Getting federal student loans forgiven seems like a dream come true. In as little as ten years, federal debt is eliminated, and a huge financial burden is lifted.
The reality is that securing loan forgiveness can be a long, arduous process. While this form of debt elimination can certainly be achieved, it isn’t simple, and it comes with some serious risks.
The two main forms of student loan forgiveness are public service loan forgiveness, which can eliminate the debt after ten years worth of eligible payments and income-driven repayment forgiveness, which takes 20 to 25 years.
For many borrowers, loan forgiveness is the faint light of hope at the end of a long tunnel. For others, it is a strategy to eliminate a large amount of debt while spending as little as possible. No matter the perspective, it is critical to understand and avoid the risks associated with going after student loan forgiveness.
Risk 1: The Interest
Depending upon your income, your monthly student loan payments can be very low, even $0 per month. One of the problems with being on an income-based repayment plan is that your balance will continue to grow if your monthly payments are lower than the monthly interest.
Even if you pay enough each month to lower the principal balance, by not aggressively paying off your loan, you may end up spending more on interest.
An Example: Gus and Dave both have $30,000 in student loans at 6.8% interest.
Gus enrolls in the PAYE plan, and pays the minimum for 20 years, and gets the rest forgiven. Based on Gus’s income, his monthly payments were $200. By making the minimum payment over 20 years, he had nearly $15,000 in student loans forgiven! Gus thinks he got a pretty good deal.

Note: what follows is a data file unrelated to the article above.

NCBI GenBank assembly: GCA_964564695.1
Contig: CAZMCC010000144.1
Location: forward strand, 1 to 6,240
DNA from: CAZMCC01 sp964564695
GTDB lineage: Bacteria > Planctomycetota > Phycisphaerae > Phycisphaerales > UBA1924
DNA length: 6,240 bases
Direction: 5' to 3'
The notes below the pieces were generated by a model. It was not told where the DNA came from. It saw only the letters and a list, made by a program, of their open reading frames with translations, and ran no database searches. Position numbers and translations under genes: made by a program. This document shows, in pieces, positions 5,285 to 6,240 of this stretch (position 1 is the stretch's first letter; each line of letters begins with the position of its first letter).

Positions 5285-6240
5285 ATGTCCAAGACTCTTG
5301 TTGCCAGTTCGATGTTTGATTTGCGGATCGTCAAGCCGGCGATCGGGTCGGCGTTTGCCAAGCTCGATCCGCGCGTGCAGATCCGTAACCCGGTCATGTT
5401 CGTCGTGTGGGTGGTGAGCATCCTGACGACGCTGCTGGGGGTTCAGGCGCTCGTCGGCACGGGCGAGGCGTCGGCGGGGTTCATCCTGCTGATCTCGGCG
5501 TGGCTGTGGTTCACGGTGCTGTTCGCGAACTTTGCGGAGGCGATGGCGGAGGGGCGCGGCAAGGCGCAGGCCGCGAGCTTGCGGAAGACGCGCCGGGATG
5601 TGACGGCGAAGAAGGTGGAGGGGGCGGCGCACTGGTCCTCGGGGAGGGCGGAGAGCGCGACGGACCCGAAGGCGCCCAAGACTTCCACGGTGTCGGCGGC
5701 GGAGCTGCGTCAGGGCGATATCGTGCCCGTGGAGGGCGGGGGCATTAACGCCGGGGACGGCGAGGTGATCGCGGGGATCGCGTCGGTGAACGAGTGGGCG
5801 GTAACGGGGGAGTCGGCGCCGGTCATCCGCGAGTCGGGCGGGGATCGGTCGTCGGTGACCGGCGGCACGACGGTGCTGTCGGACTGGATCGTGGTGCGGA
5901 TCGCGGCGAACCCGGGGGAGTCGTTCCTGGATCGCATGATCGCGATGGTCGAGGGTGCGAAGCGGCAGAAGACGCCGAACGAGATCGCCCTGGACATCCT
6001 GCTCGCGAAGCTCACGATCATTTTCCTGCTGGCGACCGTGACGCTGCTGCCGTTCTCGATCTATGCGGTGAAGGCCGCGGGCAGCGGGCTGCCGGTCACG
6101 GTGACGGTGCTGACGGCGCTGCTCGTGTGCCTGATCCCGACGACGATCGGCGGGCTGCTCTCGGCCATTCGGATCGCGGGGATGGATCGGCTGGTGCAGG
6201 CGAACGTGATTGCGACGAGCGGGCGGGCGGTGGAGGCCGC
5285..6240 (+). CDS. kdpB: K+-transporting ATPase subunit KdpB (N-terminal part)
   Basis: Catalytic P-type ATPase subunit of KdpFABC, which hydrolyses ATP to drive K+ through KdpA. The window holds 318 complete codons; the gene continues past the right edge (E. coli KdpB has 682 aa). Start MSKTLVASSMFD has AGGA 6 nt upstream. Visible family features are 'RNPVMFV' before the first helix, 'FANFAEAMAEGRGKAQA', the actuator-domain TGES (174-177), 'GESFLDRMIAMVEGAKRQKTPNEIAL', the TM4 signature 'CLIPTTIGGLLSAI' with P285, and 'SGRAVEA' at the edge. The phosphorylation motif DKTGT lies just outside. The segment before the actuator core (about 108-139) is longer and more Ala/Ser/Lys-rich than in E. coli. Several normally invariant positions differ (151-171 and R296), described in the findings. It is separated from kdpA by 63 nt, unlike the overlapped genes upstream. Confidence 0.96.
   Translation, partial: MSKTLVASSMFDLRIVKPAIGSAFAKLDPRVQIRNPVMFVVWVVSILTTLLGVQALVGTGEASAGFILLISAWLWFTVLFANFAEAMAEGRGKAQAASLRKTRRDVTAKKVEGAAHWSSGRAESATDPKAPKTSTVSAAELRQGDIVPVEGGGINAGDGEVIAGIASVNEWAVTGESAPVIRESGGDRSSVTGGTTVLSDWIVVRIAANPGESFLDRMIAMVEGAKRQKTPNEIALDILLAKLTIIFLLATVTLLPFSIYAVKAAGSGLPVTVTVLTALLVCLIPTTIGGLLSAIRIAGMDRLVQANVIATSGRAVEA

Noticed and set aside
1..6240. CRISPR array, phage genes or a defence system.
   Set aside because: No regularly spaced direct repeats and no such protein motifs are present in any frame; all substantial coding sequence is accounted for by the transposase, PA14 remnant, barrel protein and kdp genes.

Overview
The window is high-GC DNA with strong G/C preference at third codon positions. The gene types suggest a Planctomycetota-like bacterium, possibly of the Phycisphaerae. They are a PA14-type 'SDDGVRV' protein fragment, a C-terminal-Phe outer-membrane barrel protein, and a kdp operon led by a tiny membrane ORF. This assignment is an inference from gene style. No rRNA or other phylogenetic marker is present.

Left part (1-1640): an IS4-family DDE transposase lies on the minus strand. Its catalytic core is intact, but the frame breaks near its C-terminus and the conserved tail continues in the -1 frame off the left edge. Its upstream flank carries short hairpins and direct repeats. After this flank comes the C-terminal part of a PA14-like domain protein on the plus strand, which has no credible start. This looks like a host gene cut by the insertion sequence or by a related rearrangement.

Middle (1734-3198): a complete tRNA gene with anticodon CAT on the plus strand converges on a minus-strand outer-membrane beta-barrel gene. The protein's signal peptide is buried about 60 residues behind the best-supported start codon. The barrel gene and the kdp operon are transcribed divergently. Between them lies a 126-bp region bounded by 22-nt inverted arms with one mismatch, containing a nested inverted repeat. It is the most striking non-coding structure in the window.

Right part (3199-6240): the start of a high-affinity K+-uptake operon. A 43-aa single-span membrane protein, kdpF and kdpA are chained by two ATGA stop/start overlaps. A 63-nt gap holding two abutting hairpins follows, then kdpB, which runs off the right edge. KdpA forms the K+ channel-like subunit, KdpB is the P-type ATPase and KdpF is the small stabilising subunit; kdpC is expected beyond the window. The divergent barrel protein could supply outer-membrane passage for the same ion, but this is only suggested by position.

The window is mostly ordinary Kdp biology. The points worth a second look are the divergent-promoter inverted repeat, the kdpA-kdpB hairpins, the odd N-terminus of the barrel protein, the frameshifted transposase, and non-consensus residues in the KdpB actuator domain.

Alternatively, Dave paid off the loan under the standard 10-year repayment plan. His monthly payments were just a hair under $350 per month. After ten years, his loans were paid off.
Based upon these numbers, it would seem like Gus came out ahead. However, if you look at the total spending, including interest, Gus actually paid a lot more than Dave. Over the life of his loan, Gus spent about $48,000 getting rid of his $30,000 loan. On the other hand, Dave, who paid off his loan in full, spent less than $42,000 in total.
In the end, Gus spent less each month, but Dave spent less overall.
Based on the example, one fact should be clear: just because you can get a portion of your loan forgiven, it doesn’t necessarily mean that you will come out ahead in the long run. What ends up being the best deal for you will depend upon your total loan balance, interest rates, and income.
Risk 2: Taxes
If you look at the fine print on the income-driven student loan forgiveness options, you will see that debt forgiven is considered taxable income by the IRS. (Note: if you get your loans forgiven under the Public Service Forgiveness Option, this particular tax concern does not apply).
Let’s go back to our previous example. Gus, who paid more in interest, but got approximately $15,000 in student loans forgiven, will have to pay taxes on that forgiven debt. The IRS treats forgiven debt the same as income. That means that on top of the regular taxes that Gus would normally pay, the IRS will tax him on an extra $15,000 of income!